A hippie was walking down a country road in the winter when he came upon a nearly frozen snake lying in the road. It had turned blue and it called out to the hippie for help. The hippie was no sucker, however.

“No, maaaan, you’re gonna bite me, maaaan”, the hippie said.

“No, no, I won’t bite you”, said the snake. “I’m sssso cold. Pleasssse help me. Take me inssside, let me get warm. Then I’ll be on my way.” The snake was frozen straight like a stick so the hippie took pity upon him and put him inside his jacket.

“Just don’t bite me, maaaan”. The hippie took the snake to his pad where he put him in front of the fire to thaw. Once the snake thawed out he coiled himself up and struck the hippie.

“Ow, maaaan! Why’d you bite me, maaaan? I’m gonna die, maaaan!”

“Why are you sssurprisssed?”, asked the snake.

“I took care of you, maaan. I let you get warm. I thought we were cool”.

“You knew what I was when you picked me up”, the snake said.


Jeff Skilling came to Enron proper after working as an analyst for First City Bank of Houston which was owned by Enron. Just before the bank failed, Skilling quit his job and landed at McKinsey & Company, a global management consulting firm.

What McKinsey & Company does is teach corporations how to screw people. They also jinx the people who hire them with bad advice, bankruptcies, financial collapse and scandal. The “m” in McKinsey really should stand for malacosa.

McKinsey & Company’s advice put both Swissair and Kmart into bankruptcy; AT&T lost billions and got swallowed up by SBC Communications after McKinsey told them that cellphones were a niche market and wouldn’t last (even though their Bell Labs invented cellphones). Britain’s Railtrack railway system went straight to hell and collapsed after McKinsey advised them to take the money they were using to maintain their infrastructure and pay it out to shareholders; a chain of terrible rail accidents and lawsuits followed.

The Louisiana State Attorney General is suing them; it appears that they instructed several insurance companies on how to undervalue Hurricane Katrina policies using “deny, delay and defend” tactics to avoid paying life, home, auto and business claims.

And they’re accused of advising both State Farm and Allstate Auto Insurance companies on how to avoid paying soft tissue injury claims, making State Farm a bad neighbor and Allstate’s hands kind of clammy.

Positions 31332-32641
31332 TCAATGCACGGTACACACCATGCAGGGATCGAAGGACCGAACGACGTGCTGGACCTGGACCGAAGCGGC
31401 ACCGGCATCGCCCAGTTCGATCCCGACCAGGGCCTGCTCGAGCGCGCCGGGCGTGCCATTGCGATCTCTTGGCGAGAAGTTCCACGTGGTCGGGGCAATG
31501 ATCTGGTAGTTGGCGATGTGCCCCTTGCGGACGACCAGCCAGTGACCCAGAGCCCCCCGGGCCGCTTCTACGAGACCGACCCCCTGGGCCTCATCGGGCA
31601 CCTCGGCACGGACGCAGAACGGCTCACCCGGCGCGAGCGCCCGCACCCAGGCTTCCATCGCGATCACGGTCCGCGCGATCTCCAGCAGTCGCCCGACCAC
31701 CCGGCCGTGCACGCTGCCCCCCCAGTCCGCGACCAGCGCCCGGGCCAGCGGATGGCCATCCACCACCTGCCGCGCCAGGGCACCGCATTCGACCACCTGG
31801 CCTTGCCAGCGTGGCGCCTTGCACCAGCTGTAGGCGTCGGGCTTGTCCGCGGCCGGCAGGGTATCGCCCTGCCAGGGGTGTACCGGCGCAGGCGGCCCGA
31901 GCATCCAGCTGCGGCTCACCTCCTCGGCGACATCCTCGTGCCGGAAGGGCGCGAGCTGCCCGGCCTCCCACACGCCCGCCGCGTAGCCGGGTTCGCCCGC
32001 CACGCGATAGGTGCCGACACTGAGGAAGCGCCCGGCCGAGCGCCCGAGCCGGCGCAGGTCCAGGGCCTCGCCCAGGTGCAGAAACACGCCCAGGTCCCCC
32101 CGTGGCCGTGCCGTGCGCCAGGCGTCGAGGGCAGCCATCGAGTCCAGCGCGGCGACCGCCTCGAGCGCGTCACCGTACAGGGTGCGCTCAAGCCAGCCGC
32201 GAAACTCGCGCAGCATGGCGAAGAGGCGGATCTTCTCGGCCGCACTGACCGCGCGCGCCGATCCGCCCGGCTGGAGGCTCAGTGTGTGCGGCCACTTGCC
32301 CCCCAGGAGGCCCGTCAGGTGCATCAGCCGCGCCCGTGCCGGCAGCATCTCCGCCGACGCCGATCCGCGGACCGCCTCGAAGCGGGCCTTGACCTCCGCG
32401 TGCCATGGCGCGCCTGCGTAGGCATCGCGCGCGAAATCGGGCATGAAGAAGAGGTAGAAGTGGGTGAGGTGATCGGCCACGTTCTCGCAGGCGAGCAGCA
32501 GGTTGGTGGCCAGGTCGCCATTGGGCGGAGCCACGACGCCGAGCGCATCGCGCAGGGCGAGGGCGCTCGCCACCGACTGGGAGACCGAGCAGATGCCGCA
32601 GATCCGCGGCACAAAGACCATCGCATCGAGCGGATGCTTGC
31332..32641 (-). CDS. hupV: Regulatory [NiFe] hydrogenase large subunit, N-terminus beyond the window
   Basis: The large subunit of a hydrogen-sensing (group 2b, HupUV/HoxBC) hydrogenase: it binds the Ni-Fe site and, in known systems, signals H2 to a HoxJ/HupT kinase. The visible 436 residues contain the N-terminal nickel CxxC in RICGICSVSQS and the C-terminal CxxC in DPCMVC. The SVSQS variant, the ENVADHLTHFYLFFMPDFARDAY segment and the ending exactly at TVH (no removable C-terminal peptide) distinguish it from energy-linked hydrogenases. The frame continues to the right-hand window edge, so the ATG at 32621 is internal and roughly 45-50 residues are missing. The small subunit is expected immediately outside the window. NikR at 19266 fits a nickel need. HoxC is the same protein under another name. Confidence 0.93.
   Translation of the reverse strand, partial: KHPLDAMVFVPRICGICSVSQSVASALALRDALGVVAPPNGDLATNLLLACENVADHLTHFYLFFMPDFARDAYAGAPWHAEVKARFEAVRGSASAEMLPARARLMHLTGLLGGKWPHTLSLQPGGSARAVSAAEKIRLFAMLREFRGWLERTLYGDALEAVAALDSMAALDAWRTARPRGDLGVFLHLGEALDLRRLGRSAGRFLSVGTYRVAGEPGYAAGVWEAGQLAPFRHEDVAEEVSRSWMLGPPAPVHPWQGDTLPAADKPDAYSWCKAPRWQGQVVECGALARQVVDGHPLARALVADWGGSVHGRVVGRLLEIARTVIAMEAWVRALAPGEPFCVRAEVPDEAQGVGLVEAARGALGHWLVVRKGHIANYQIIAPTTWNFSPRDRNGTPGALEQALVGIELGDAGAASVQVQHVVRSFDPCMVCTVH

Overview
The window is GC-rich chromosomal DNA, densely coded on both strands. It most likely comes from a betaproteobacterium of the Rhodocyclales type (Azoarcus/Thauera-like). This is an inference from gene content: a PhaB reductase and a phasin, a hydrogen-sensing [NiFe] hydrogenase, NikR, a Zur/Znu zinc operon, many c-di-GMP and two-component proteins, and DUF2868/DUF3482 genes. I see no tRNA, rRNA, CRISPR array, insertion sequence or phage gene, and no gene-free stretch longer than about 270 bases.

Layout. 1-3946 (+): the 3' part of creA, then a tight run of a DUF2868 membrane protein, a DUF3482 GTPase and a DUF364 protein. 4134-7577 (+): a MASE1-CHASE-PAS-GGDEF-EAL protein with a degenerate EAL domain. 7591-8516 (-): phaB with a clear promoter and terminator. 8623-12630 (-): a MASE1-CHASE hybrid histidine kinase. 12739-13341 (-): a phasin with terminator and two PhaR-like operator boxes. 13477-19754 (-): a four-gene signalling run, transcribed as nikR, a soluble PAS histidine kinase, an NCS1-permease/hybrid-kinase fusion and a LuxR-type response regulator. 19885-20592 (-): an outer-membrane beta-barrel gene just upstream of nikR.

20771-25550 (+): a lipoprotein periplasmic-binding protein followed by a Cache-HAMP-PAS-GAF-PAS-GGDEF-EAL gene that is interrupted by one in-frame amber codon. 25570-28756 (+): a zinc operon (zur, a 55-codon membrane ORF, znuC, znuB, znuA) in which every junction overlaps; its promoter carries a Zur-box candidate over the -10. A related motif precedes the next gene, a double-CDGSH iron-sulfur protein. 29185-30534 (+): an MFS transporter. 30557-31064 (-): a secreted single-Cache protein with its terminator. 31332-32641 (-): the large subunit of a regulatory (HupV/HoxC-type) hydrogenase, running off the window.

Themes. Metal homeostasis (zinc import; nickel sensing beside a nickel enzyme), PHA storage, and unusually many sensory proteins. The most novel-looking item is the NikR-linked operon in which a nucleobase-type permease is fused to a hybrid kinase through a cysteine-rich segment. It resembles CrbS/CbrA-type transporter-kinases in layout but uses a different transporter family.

So when Kenneth Lay picked Skilling up and put him in charge at Enron in 1995 it wasn’t like he didn’t already know about the chaos, disaster and recklessness that followed this man.

Brrrr, Stickup, Hahaha Stickup!

“I was walking down 126th Street on my way to work. Met a fella. He said, ’Moms, I hate this, I really hate this, but, Moms, gimme some money! I ain't got no home. I ain't got no family, no children, no wife! My mother, my father are dead! Moms, gimme some money! I ain't got nowhere to eat, I ain't got nowhere to sleep. I ain't got nothin', Moms--but this gun’”.

Under Skilling, Enron’s stock value went up 90 percent in five years. Employees were paid in stock, basically, so money didn't circulate much. Skilling kept them all in line by posting stock prices to a lighted screen inside elevators so when they rode up to their deaths, uh, cubicles in the morning they could see how much “money” their “money” was “making”.

Skilling picked up Andrew Fastow and made him Enron’s CFO; he helped him to perfect the art of hiding debt by taking it off the books and tucking it away in “special purpose entities” giving Enron the look of high profitability; loans looked like assets. When lenders discovered the ruse, they called in their notes. Employees panicked and tried to cash out but were blocked. The price of natural gas and electricity went bust, Enron couldn’t pay its debts and its stock prices crashed.

Enron posted a third quarter loss of $619 billion dollars; $1 billion was stockholder’s equity. Skilling quit his job and Lay was back in the Enron hot seat trying to act like his ass wasn’t burning.

Watching the Lights

“[When your child get a little older], old enough to go to school you throw that child out in to the streets by itself, talkin’ bout “Go ahead to school baby, be careful, watch the lights”. Damn the lights, watch the cars, the lights ain’t never killed nobody!”

Twenty thousand Enron employees, working people with children and mortgages and cars and medical bills and taxes and utility bills and grocery bills and tuition payments were left in financial ruin. A good number of them were age 50 and up and had been with Internorth, the company Enron was created from by merger, for decades. Enron left them unemployed and just about penniless. They had been watching the lights and not the cars; if they had, they'd have seen Ken Lay behind the wheel.